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I have the following problem:

Let $(\Omega_1,A_1,\mu_1),(\Omega_2,A_2,\mu_2)$ be measure spaces and $f:\Omega_1\rightarrow \Omega_2$ be a $(A_1,A_2)$-mesurable map. We denote by $A_1^*,A_2^*$ the completions of the $\sigma$-algebras $A_1,A_2$.Is the map f always $(A_1^*,A_2^*)$-measurable. Give an example.

My claim was that it's not always measurable, but I can't find an example. My Idea was that the sigma algebra on the domain is smaller then the one of the codomain. Maybe in this case we get that if we complete both, one do not contail the preimages of nullsets of the other. But I don't know if this works.

Thanks for your help

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The map need not be $(A_1^*, A_2^*)$-measurable.

Take $\Omega_1 = \Omega_2 = \mathbb{N}$, $A_1 = A_2 = \{ \varnothing, \mathbb{N} \}$ and $f = \mathrm{id}$. Also let $\mu_2 = 0$ and define $\mu_1$ so that $\mu_1(\mathbb{N}) = 1$.

Then obviously $f$ is $(A_1, A_2)$-measurable. But since $\mu_2$ is zero, $A_2^* = \mathcal{P}(\mathbb{N})$ while $A_1^* = A_1$ so clearly $f$ is not $(A_1^*, A_2^*)$-measurable.

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  • $\begingroup$ Nice easy answer! $\endgroup$ Oct 17 at 17:25
  • $\begingroup$ Sorry if I ask here again, but is there a general rule, when such a map is always measurable on their completitions? $\endgroup$
    – Wave
    Oct 17 at 18:20
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    $\begingroup$ One such sufficient condition is: the preimage of every $\mu_2$-null set is a $\mu_1$-null set. This easily follows from the characterization of the completion: $$\mathcal{A}^* = \{ A \triangle N : A \in \mathcal{A}, N \subseteq B \text{ for some } B \in \mathcal{A} \text{ with } \mu(B) = 0 \}$$ $\endgroup$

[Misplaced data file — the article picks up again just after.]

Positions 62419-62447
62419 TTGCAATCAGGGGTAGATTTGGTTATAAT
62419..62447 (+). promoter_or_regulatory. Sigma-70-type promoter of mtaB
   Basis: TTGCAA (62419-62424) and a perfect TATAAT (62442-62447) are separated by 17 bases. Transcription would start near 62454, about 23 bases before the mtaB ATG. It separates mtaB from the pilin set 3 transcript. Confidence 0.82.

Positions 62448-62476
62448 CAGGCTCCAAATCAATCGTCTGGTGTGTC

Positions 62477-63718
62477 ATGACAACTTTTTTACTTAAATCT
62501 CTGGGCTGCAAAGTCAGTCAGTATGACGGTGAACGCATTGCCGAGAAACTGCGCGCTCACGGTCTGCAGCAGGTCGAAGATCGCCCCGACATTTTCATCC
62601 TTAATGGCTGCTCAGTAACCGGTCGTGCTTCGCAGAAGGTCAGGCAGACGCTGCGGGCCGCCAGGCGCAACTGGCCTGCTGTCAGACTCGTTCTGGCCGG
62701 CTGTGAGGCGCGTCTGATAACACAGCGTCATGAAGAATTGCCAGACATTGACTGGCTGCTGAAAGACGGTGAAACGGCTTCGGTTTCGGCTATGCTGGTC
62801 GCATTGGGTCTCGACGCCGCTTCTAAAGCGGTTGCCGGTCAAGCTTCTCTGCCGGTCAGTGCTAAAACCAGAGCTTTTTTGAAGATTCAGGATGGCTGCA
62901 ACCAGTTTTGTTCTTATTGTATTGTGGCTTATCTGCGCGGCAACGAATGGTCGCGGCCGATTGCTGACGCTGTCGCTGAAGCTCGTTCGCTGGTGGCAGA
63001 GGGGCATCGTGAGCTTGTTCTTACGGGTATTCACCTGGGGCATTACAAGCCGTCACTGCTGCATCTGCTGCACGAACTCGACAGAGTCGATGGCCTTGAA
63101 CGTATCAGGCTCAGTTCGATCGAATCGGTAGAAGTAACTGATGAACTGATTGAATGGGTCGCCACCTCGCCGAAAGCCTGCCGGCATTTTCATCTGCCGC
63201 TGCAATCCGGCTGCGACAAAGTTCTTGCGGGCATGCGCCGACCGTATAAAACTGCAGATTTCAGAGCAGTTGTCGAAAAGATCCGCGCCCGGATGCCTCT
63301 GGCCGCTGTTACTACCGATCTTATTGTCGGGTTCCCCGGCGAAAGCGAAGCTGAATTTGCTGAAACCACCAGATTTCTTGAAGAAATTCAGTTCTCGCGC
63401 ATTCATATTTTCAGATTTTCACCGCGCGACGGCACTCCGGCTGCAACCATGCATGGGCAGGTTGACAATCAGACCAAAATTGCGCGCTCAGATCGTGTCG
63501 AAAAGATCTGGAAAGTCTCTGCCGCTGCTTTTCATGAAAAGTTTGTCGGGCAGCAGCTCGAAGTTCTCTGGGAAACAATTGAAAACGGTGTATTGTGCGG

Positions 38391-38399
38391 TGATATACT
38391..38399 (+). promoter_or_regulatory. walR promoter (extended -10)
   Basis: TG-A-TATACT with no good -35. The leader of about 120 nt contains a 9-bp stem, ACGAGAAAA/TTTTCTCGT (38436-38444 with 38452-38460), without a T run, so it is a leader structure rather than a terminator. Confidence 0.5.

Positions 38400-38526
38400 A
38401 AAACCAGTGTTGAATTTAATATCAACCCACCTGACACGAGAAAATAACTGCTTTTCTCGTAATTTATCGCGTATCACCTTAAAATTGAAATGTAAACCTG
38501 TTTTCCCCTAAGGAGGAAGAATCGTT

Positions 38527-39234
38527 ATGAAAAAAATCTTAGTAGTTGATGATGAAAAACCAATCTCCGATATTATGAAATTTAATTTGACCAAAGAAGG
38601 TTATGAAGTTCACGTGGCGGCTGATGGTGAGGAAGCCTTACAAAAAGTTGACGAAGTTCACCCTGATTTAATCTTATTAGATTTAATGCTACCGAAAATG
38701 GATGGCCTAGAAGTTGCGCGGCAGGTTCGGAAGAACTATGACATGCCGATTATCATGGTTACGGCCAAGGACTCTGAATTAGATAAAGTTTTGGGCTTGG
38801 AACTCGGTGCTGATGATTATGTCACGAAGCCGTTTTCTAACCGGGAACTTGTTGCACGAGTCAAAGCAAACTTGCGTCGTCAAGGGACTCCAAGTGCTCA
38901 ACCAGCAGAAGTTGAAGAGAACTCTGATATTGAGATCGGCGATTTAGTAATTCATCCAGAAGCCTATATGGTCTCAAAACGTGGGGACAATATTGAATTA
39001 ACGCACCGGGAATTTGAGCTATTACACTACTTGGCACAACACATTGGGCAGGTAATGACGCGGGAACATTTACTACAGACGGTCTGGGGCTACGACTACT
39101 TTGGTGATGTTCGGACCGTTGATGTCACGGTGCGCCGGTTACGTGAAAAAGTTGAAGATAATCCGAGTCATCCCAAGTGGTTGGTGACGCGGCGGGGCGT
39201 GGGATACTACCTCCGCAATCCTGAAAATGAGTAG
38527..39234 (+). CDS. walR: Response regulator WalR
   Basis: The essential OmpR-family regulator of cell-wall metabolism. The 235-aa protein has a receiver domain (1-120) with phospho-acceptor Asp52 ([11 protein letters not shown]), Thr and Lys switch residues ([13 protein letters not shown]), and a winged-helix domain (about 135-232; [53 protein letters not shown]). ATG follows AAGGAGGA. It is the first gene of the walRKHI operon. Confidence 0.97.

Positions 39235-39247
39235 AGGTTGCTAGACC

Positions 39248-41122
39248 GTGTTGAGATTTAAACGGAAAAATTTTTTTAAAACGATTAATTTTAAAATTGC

– Adayah
    Oct 17 at 18:42
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Denote $\mathcal B$ and $\mathcal L$ denote the Borel and Lebesgue $\sigma$-algebra, respectively.

Consider $g :\mathbb R\to\mathbb R^2$ given by $g(x) = (x,0)$ which is $(\mathcal B$-$\mathcal B^2)$-measurable since it is continuous, so the preimage of a Borel subset of $\mathbb{R}^2$ will be a Borel subset of $\mathbb{R}$. Thus $g$ is Borel to Borel measurable.

But it is not $(\mathcal L$-$\mathcal L^2)$-measurable: let $N\subseteq[0,1]$ be a Lebesgue nonmeasurable set, which always exists (see Vitali set). Then $M\times\{0\}$ is a Lebesgue measurable subset of $\mathbb{R}^2$ because the Lebesgue measure is complete, $M\times\{0\}\subseteq[0,1]\times\{0\}$, and $[0,1]\times\{0\}$ has Lebesgue measure zero. Then $g^{-1}(M\times\{0\})=M$ shows that $g$ is not Lebesgue to Lebesgue measurable.

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    $\begingroup$ but is the completition of the borel sigma algebra equal to the lebesgue sigma algebra? And isn't there a simpler example because we have never heard about the vitali set $\endgroup$
    – Wave
    Oct 17 at 15:24
  • $\begingroup$ Yes it is equal. The Vitali set is a very nice construction of a nonmeasurable set and it is the reason of why people work with sigma algebras and not power sets of subsets: give a look to it and try to understand it, it is a must-have topic in measure theory. $\endgroup$ Oct 17 at 17:00

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